Author Topic: New to site - Please evaluate portfolio  (Read 4076 times)

Daniel1973

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New to site - Please evaluate portfolio
« on: April 24, 2015, 07:48:55 PM »
Hello,
I am new to the site and would value comments on my portfolio.

Emergency Fund:  Yes, six months
Tax rate:  25% Federal, 4.24% State
State of residence:  Az
Age: 41
Desired asset allocation:  80% stocks, 20% bonds
Desired international allocation:  30% stocks

Total portfolio is mid-six figures.  I have included my invetments below, indicating the expense ratio of each fund as well as what percentage each is of my total portfolio.
Current Retirement Assets:      
Taxable                                              Expense Ratio            Percentage
VTI - Vanguard Total Stock Market ETF   0.05%            1.744076085%
VTI - Vanguard Total Stock Market ETF   0.05%            0.383221225%
VTI - Vanguard Total Stock Market ETF   0.05%            0.08079392%
      
His 401K      
Bond Market Index Fund                           0.06%            1.47587969%
S&P 500 Index Fund                           0.05%          38.34614997%
International Index Fund                           0.13%            9.734240504%
Russell 200 Index Fund                           0.07%          26.31360376%
      
His Roth at Vanguard      
VBTLX - Vanguard Total Bond Market Index Fund Admiral Shares    0.08%   3.624320429%
VTIAX - Vanguard Total International Stock Index Admiral Fund    0.14%   4.362618428%
VTSAX - Vanguard Total Stock Market Index Fund Admiral Shares    0.05%   10.37146651%
      
Her Roth at Vanguard      
VBMFX - Vanguard Total Bond Market Index Fund Investor Shares                   0.20%   0.710367719%
VGTSX - Vanguard Total International Stock Index Fund Investor Shares   0.22%   0.855387827%
VTSAX - Vanguard Total Stock Market Index Fund Investor Shares             0.05%   1.997873936%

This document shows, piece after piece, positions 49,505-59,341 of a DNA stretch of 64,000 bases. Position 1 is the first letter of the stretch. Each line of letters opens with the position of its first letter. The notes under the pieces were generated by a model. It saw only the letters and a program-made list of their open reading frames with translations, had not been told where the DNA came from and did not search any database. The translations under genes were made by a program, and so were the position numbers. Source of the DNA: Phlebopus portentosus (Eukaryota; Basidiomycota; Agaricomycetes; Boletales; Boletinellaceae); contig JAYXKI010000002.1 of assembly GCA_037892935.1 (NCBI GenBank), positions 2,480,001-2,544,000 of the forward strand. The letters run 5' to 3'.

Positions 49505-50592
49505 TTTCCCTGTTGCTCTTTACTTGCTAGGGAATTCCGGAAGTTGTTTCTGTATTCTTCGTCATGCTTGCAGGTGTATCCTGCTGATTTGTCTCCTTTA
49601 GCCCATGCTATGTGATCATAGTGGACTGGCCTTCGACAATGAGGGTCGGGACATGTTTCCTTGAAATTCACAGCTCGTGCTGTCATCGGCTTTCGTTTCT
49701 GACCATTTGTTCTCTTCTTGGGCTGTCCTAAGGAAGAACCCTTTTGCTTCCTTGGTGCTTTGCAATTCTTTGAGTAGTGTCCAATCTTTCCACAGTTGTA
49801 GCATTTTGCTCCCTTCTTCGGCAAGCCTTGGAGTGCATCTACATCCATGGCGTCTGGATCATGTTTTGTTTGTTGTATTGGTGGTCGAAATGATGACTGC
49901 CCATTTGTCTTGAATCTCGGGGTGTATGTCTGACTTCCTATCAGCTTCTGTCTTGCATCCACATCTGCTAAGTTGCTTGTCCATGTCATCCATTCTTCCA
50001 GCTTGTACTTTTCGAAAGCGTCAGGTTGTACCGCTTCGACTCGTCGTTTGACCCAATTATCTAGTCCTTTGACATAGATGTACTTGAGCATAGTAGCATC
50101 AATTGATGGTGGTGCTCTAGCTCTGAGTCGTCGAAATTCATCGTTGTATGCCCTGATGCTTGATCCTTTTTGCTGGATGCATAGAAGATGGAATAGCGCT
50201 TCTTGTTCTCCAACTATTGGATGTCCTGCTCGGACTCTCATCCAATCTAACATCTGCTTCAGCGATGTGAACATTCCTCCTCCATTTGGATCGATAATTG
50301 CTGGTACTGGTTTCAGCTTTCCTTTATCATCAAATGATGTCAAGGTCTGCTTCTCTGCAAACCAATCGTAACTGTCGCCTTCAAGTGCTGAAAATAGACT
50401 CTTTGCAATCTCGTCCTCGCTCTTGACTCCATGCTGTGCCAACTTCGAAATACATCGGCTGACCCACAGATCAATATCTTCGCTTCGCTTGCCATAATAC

Contributions      
New Annual Contributions      
$18000 his 401K (Employer match of 6%)      
$5500 His Roth IRA      
$5500 Her Roth IRA      
      
Available Funds      
Funds available in his 401K      
Lifecycle Funds:      
Fund                                          Expense Ratio      
Lifecycle Retirement Fund           .32%      
Lifecycle 2020 Fund                    .35%      
Lifecycle 2025 Fund                    .36%      
Lifecycle 2030 Fund                    .37%      
Lifecycle 2035 Fund                    .38%      
Lifecycle 2040 Fund                    .38%      
Lifecycle 2045 Fund                    .38%      
Lifecycle 2050 Fund                    .39%      
Lifecycle 2055 Fund                    .40%      
      
Index Funds:      
Fund                                                 Expense Ratio      
Bond Market Index Fund                    .06%      
Balanced Index Fund                         .07%      
S&P 500 Index Fund                          .05%      
International Index Fund                   .13%      
Russell 2000 Index Fund                    .07%      
      
Actively Managed Funds:      
Fund                                                           Expense Ratio      
Stable Value Fund                                        .29%      
Global Bond Fund                                         .36%      
Diversified Real Asset Fund                          .72%      
U.S. Large Companies Fund                         .31%      
Global Equity Fund                                      .68%      
International Companies Fund                     .63%      
U.S. Small/Mid Companies Fund                  .69%